Klæbo earned his 13th World Cup Victory, stopping the clock at 2:52.06, his ninth win out of the last 13 individual sprint races. Pellegrino took second (+0.30), followed by Krogh in third (+0.61), Brandsdal in fourth (+1.31), Iversen in sixth (+1.75), and Retivykh in sixth (+2.08).
No North American men qualified for the heats, which came as a surprise to both the athletes and the coaches. Logan Hanneman (APU) posted the fastest qualifying time for the U.S. placing 32nd overall after missing the heats by .22 seconds. Simi Hamilton (USST) finished 36th overall, and Erik Bjornsen (USST) 42nd.
Evan Palmer-Charette was the lone Canadian entered; he placed 67th.
“Definitely a bit of a puzzling qualifier for the guys,” said Matt Whitcomb in a call. “An impressive one out of Logan, but we know he can ski into the top-30 too. Erik and Logan and Simi all said they felt great. We are coming out of a training camp [in Vålådalen, Sweden] where it has been cold, and it is possible that we just need a little rest and a little racing and that will get things going.”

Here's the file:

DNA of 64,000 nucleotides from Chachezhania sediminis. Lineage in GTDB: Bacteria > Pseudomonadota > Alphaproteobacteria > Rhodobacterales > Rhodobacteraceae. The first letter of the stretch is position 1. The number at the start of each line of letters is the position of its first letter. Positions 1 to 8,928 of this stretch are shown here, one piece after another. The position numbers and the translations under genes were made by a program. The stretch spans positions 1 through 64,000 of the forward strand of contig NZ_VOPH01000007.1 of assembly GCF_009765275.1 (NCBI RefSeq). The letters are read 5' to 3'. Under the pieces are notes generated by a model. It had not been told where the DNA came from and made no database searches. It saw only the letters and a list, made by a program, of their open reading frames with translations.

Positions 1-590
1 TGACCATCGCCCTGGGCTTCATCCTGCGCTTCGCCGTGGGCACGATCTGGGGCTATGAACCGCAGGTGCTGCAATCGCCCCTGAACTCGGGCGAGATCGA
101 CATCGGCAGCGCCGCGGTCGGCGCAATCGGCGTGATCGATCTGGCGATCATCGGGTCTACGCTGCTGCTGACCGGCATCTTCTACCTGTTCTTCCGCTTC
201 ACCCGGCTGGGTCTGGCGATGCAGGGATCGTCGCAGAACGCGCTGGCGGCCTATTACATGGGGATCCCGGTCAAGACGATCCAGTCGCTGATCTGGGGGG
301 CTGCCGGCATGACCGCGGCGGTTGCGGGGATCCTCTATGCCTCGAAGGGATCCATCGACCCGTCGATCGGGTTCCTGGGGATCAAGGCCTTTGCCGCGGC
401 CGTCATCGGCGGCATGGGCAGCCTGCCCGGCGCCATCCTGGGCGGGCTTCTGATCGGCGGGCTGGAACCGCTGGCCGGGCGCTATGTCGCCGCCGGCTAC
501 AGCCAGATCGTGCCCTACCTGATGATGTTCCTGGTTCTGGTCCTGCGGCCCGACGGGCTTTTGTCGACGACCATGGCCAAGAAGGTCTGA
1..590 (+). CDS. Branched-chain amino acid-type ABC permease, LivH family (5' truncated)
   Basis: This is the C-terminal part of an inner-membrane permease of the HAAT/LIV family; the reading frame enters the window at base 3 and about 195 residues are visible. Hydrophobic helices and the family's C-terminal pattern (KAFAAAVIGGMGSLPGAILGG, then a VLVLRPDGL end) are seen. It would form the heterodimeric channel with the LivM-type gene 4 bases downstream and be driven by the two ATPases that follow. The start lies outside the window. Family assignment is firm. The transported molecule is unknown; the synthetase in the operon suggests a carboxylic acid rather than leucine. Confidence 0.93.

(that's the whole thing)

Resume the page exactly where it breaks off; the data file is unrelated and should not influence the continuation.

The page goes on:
Though he was offered starts in both Period 1 and 3, it is Hanneman’s first time racing internationally this season. The APU skier was the top qualifier in the 1.3 k skate at US Nationals, placing second in the final. He also took third in the final in the classic sprint. When Hanneman competed in the sprint in Lahti last March, he placed 49th overall.
“Today was pretty good for me!” Hanneman wrote in an email. “Of course, being only .2 sec out from the heats hurts a little, but it was my career-best finish so that is a positive for sure. Looks like from the splits I was in 15th at 900m, which was nice to see since my goal was to take the first half out faster than I did last year. When I raced this course last year, I learned that it is a little tricky to make time back on these guys on the last hill… this year I learned that I can lose a lot of time to these guys on the last hill. Although today, with the fast conditions, the time spreads were really tight so it wasn’t too much time that I lost.”